Main Difference – SN1 vs SN2 Reactions
SN1 and SN2 are two different types of nucleophilic substitution reactions in organic chemistry. But SN1 represents unimolecular reactions, where the reaction rate can be expressed by, rate = K [R-LG]. Unlike SN1, SN2 represents bimolecular reactions, and the rate of reaction can be expressed by, rate = K’ [R-LG] [Nu–]. In addition, SN1 pathway is a multi-step process, and SN2 pathway is a single step process. This is the main difference between SN1 and SN2 reactions.
What is SN1 Reaction
SN1 indicates the unimolecular nucleophilic substitution reactions in organic chemistry. Their rate determining step of the mechanism depends on the decomposition of a single molecular species. So that, the rate of an SN1 reaction can be expressed by rate = K [R-LG]. Furthermore, SN1 is a multi-step reaction, which forms an intermediate and several transition states during the reaction. This intermediate is a more stable carbocation, and the reactivity of the molecule depends on the R- group. The following figure illustrates the mechanism of an SN1 reaction.
At the first step, loss of the leaving group (LG) forms a more stable carbocation. This is the slowest step or the rate determining step of the mechanism. Subsequently, nucleophile attacks rapidly on the electrophilic carbon to form a new bond. The energy profile diagram of SN1 reaction given at the bottom expresses the variation of energy with reaction coordinates.
In addition, the rate of an SN1 reaction depends on the alkyl side chain attach with the leaving group. The reactivity of R- groups can be ordered as follows.
Reactivity order: (CH3)3C- > (CH3)2CH- > CH3CH2– > CH3–
In an SN1 reaction, the rate determining step is the loss of the leaving group to form the intermediate carbocation. Among primary, secondary and tertiary, the tertiary carbocation is very stable and easier to form. Therefore, compounds with a tertiary R group enhance the rate of SN1 reaction. Similarly, the nature of the leaving group affects the rate of SN1 reaction, because the better leaving, faster the SN1 reaction. But the nature of the nucleophile is unimportant in an SN1 reaction since the nucleophile is not involved in the rate determining step.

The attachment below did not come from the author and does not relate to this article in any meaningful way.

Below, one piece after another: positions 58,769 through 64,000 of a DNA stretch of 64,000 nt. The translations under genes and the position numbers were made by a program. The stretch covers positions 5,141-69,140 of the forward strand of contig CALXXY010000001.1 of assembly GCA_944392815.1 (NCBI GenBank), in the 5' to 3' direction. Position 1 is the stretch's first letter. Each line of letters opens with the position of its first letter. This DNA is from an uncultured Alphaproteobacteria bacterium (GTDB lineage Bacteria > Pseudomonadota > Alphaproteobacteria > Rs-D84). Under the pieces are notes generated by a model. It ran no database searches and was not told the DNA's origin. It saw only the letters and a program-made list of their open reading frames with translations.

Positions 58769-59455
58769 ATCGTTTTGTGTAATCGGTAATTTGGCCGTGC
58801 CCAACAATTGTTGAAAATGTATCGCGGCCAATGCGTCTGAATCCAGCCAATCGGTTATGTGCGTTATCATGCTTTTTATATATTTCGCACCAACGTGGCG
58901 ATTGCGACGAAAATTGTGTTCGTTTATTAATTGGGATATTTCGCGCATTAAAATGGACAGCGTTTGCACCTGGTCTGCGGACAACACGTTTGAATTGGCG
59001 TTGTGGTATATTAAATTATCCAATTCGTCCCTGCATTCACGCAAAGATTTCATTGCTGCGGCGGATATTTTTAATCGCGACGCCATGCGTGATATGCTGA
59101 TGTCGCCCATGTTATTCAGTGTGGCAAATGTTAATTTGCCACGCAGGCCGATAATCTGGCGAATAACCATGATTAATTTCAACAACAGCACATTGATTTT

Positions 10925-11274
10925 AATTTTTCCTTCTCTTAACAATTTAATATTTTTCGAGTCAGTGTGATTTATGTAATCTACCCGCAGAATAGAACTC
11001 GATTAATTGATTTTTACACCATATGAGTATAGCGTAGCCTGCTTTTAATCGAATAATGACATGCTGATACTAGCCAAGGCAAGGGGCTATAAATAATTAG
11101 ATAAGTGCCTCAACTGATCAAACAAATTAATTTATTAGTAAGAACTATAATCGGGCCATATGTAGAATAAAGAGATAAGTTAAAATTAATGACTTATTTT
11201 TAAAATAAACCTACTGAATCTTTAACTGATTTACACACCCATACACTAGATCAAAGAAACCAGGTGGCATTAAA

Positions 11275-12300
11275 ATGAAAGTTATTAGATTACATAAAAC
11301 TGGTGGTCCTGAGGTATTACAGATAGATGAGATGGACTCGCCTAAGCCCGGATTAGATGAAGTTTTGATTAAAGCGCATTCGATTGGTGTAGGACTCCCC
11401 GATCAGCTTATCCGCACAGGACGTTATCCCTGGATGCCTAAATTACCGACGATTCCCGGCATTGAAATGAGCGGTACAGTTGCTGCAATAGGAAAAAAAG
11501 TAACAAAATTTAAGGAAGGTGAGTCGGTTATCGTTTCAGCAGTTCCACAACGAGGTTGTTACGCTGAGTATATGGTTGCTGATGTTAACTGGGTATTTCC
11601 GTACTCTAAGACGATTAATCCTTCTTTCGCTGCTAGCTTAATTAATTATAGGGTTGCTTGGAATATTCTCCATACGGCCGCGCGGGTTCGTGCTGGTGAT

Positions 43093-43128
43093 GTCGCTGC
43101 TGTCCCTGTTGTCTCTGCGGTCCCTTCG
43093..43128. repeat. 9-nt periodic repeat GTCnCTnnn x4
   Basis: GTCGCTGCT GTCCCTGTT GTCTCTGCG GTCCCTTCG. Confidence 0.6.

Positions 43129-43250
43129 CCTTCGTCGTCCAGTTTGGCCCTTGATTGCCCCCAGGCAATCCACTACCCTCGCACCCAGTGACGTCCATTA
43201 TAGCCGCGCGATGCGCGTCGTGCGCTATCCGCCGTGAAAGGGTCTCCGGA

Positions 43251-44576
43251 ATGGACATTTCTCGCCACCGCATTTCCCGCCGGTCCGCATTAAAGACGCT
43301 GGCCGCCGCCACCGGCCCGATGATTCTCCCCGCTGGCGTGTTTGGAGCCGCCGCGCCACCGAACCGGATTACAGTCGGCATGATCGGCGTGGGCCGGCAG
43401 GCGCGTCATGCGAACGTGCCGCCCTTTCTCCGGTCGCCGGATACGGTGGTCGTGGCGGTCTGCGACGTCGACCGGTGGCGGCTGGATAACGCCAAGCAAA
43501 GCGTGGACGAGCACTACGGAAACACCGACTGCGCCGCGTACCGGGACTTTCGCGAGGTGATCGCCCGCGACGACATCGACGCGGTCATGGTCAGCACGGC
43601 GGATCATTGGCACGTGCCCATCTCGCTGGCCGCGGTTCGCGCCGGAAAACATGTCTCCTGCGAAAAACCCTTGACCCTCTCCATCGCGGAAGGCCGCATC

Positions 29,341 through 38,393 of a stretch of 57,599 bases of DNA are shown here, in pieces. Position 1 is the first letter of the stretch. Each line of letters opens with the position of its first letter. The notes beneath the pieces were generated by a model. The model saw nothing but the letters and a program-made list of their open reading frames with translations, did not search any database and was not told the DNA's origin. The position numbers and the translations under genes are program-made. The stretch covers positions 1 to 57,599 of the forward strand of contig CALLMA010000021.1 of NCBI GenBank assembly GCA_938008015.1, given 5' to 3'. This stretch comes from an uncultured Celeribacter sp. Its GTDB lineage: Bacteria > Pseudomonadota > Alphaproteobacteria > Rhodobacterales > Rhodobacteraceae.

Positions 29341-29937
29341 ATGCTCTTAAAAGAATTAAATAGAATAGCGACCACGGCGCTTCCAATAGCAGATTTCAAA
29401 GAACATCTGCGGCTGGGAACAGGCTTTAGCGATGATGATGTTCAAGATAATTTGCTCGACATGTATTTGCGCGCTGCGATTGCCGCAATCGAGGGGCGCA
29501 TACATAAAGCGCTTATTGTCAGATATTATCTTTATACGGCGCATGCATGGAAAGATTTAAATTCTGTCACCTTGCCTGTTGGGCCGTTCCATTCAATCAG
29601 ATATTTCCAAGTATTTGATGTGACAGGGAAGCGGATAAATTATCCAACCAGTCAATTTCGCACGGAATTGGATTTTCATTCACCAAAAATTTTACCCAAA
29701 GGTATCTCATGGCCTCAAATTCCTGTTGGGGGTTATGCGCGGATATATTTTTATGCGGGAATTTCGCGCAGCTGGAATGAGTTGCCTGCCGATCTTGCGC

What is SN2 Reaction
SN2 indicates the bimolecular nucleophilic substitution reactions in organic chemistry. In this mechanism, separation of leaving group and formation of new bond happen synchronously. Therefore, two molecular species involve with the rate determining step, and this leads to the term bimolecular nucleophilic substitution reaction or SN2. The rate of the SN2 reaction can be expressed by rate = K [R-LG] [Nu–]. In inorganic chemistry, this reaction also called “associative substitution” or “interchange mechanism.” The following figure illustrates the mechanism of SN2 reaction.
Here, nucleophile attacks the opposite direction of the leaving group. Thus, SN2 reaction always leads to an inversion of stereochemistry. This reaction works best with methyl and primary halides because bulky alkyl groups block the backside attack of the nucleophile. In addition, the stability of the leaving group as an anion and the strength of its bond to the carbon atom both affect the rate of reaction.
The following figures illustrate the energy profile diagram of SN1 and SN2 reactions.
Difference Between SN1 and SN2 Reactions
SN1 Reaction: SN1 Reaction is unimolecular and a first order reaction. So substrate affects the reaction rate.
SN2 Reaction: SN2 Reaction is bimolecular or a second order reaction. So, both substrate and nucleophile affect the reaction rate.
SN1 Reaction: This is expressed as rate = K [R-LG]
SN2 Reaction: This is expressed as rate = K’ [R-LG] [Nu–]
No. of Steps in the Reaction
SN1 Reaction: SN1 Reaction has only 1 step.
SN2 Reaction: SN2 Reaction has 2 steps.
SN1 Reaction: A stable carbocation forms during the reaction.
SN2 Reaction: A carbocation does not form during the reaction because the separation of leaving group and formation of new bond happen at the same time.
SN1 Reaction: This generally has two intermediate states.
SN2 Reaction: This generally has one intermediate state.
Key Factor of the Reaction/ Big Barrier
SN1 Reaction: Carbocation stability is the key factor of the reaction.
SN2 Reaction: Steric hindrance is the key factor of the reaction.
Reactivity Order based on –R group
SN1 Reaction: IIIry> IIry>> Iry
SN2 Reaction: Iry> IIry>> IIIry
Requirements of Nucleophile to proceed the reaction
SN1 Reaction: Weak or neutral nucleophile is required.
SN2 Reaction: Strong nucleophile is required.
Reaction Favorable Solvents
SN1 Reaction: Polar protic such as alcohol is a favorable solvent.
SN2 Reaction: Polar aprotic such as DMSO and acetone are favorable solvents.
SN1 Reaction: Product can be a racemic mixture because stereochemistry retention or inversion can happen.
SN2 Reaction: Inversion of stereochemistry happens all the time.
“Solvent effects on SN1 and SN2 reactions” by Chem540f09grp12 – Own work (Public Domain) via